Our perception of cybersecurity focuses on attacks through firewalls to corporate entities across the internet. Still, we do not think of an attack directly via network equipment.
IP security and surveillance systems put physical network connections in both secure and unsecured locations. Unsecured locations provide ample opportunities for the would-be attacker, however secure locations must be viewed similarly. The attack could originate from an individual fully entitled to be within the secure area.
The threat to the network comes from a physical connection to the active network devices, or by removing an edge device and attaching unauthorized equipment in its place. Electrical Ethernet ports are based on industry standards, so connecting to these is simple. As every laptop today has such a connection, the probable weapon of attack is readily available.
Ethernet switches are offered as managed or unmanaged, where managed platforms have many features and allow the user to configure and remotely monitor the device. For security, managed units offer facilities to prevent unauthorized entry to the network. Unmanaged forms do not. Thus managed Ethernet switches should be used throughout the network.
It tends to be the case that the simplest features offer the best security, and with Ethernet managed switches, that persists. The ability to disable a switch port that’s not being used might seem an obvious security feature. Still, it is one that a lot of network operators fail to employ and may not even know exists on their devices. The rules, as you can imagine, are straightforward. If the port is not being used, disable it so no unwarranted party can plug directly into your network. If the port needs to be used for legitimate traffic in the future, then simply open it via the management system. And while we’re talking about the most straightforward features being the best, the default username and password of the device should be changed to a username and password commensurate with the security policy. No point in employing all this security if it could be changed by our attacker gaining access by merely reading the manual!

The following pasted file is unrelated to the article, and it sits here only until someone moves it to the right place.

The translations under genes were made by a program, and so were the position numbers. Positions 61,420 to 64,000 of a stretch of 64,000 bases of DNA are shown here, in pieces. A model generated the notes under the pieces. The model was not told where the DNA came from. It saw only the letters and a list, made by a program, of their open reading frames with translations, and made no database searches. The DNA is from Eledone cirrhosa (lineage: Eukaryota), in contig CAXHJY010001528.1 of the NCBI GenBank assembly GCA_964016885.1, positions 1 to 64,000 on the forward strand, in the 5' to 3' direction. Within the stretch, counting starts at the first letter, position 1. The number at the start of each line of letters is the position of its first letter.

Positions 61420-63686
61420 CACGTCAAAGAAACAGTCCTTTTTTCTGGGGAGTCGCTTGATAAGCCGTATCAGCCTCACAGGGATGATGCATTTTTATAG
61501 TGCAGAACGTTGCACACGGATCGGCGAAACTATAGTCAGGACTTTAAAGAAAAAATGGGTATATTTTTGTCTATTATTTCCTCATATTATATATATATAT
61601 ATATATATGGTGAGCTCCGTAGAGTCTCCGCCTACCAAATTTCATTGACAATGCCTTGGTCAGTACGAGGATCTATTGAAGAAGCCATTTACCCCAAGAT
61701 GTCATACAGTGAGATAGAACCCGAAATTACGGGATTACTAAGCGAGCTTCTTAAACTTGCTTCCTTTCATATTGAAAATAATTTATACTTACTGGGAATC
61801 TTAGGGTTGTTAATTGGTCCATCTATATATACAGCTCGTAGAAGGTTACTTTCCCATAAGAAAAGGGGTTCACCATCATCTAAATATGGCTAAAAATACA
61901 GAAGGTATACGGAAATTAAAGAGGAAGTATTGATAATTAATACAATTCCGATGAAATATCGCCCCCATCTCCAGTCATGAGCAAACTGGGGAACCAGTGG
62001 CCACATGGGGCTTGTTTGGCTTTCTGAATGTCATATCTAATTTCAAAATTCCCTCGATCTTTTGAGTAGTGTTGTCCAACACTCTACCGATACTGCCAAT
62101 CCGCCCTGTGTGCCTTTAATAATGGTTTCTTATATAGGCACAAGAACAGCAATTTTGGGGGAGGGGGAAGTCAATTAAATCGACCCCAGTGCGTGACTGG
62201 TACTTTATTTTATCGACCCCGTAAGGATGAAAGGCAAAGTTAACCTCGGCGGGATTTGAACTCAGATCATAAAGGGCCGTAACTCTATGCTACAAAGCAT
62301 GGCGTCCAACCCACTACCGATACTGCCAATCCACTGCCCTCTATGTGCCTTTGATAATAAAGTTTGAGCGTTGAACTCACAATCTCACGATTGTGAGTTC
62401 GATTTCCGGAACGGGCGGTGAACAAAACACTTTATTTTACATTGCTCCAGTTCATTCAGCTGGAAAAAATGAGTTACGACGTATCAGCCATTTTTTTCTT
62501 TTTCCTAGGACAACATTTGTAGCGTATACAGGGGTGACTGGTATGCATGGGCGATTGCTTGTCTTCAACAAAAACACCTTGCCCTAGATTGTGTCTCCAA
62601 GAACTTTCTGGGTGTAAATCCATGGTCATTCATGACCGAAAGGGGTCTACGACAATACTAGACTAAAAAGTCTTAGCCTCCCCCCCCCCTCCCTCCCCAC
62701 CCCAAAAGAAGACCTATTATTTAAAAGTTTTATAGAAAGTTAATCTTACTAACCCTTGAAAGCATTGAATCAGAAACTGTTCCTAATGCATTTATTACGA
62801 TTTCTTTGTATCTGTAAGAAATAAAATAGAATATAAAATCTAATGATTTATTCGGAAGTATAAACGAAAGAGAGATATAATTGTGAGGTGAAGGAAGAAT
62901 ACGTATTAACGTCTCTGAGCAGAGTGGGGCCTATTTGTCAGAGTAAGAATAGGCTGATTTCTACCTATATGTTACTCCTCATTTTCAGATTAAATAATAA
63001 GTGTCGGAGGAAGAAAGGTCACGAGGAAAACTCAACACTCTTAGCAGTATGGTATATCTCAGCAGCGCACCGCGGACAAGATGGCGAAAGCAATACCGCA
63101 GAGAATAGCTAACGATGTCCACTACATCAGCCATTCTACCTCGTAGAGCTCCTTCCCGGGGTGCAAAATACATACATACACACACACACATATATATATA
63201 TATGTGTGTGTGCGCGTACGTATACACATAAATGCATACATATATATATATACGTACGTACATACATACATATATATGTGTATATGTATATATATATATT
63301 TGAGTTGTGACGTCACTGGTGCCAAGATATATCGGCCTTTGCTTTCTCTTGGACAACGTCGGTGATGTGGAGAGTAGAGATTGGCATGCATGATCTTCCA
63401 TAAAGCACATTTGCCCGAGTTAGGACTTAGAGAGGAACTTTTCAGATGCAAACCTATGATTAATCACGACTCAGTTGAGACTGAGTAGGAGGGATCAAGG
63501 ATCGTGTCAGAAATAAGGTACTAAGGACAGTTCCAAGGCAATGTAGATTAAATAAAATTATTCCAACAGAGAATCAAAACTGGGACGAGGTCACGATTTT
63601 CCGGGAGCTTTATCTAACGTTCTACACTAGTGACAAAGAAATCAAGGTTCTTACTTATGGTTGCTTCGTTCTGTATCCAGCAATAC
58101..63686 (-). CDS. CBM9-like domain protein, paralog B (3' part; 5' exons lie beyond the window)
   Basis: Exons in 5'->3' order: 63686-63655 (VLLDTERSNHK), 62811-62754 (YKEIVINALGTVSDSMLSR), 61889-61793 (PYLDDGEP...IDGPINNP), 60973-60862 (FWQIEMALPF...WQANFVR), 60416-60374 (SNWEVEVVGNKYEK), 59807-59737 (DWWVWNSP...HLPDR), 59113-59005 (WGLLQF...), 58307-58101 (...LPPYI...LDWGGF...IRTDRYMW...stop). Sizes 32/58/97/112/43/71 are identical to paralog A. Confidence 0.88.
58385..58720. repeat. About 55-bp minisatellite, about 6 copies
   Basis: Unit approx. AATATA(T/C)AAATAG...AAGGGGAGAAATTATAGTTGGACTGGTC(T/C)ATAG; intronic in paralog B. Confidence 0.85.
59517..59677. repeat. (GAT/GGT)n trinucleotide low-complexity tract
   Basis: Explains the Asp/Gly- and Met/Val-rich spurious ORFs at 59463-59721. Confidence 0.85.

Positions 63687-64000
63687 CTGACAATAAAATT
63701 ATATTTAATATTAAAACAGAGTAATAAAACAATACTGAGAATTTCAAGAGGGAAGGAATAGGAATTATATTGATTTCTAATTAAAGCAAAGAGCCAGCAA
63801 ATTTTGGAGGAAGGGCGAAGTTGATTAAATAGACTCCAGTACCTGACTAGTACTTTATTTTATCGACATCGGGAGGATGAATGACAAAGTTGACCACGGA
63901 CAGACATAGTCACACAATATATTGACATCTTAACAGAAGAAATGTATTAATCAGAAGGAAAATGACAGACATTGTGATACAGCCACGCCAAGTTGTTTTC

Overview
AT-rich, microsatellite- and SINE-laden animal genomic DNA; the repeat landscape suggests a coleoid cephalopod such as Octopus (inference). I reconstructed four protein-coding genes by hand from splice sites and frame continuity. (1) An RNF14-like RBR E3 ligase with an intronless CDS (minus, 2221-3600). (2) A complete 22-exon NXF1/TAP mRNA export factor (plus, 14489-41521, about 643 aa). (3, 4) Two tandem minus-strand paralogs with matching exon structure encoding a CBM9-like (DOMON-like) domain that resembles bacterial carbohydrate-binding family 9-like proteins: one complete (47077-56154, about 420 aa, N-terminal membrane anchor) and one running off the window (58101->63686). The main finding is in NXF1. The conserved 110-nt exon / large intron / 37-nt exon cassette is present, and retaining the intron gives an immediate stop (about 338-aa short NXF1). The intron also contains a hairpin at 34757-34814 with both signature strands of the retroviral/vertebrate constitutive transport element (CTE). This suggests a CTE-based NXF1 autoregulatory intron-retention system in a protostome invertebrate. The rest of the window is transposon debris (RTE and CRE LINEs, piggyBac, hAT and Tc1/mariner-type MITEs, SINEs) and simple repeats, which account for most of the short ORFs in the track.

For active connections, ComNet’s Port Guardian feature can be used to shut a port, based on a loss of link being a potential attack. The feature can be further expanded to shut down ports if power is lost to the active device – just in case our attacker is smart.
We must secure access to the physical devices, so add a sensor on the door of equipment enclosures. An open door provides an easy target for any attacker and allows the elements to damage your enclosed equipment. And remember, it doesn’t just need to be active equipment. If the enclosure simply houses cable management, that provides an opportunity to break into the network. Secure enclosures are an absolute must in unsecured locations!
To conclude, managed Ethernet switches should always be used for maximum security and will provide remote configuration and monitoring. The managed device must be configured based on the security levels and operational requirements of the user. Those who ignore the basics of network security and opt instead for cheaper, unmanaged devices, are exposing their networks to the risk of hackers.”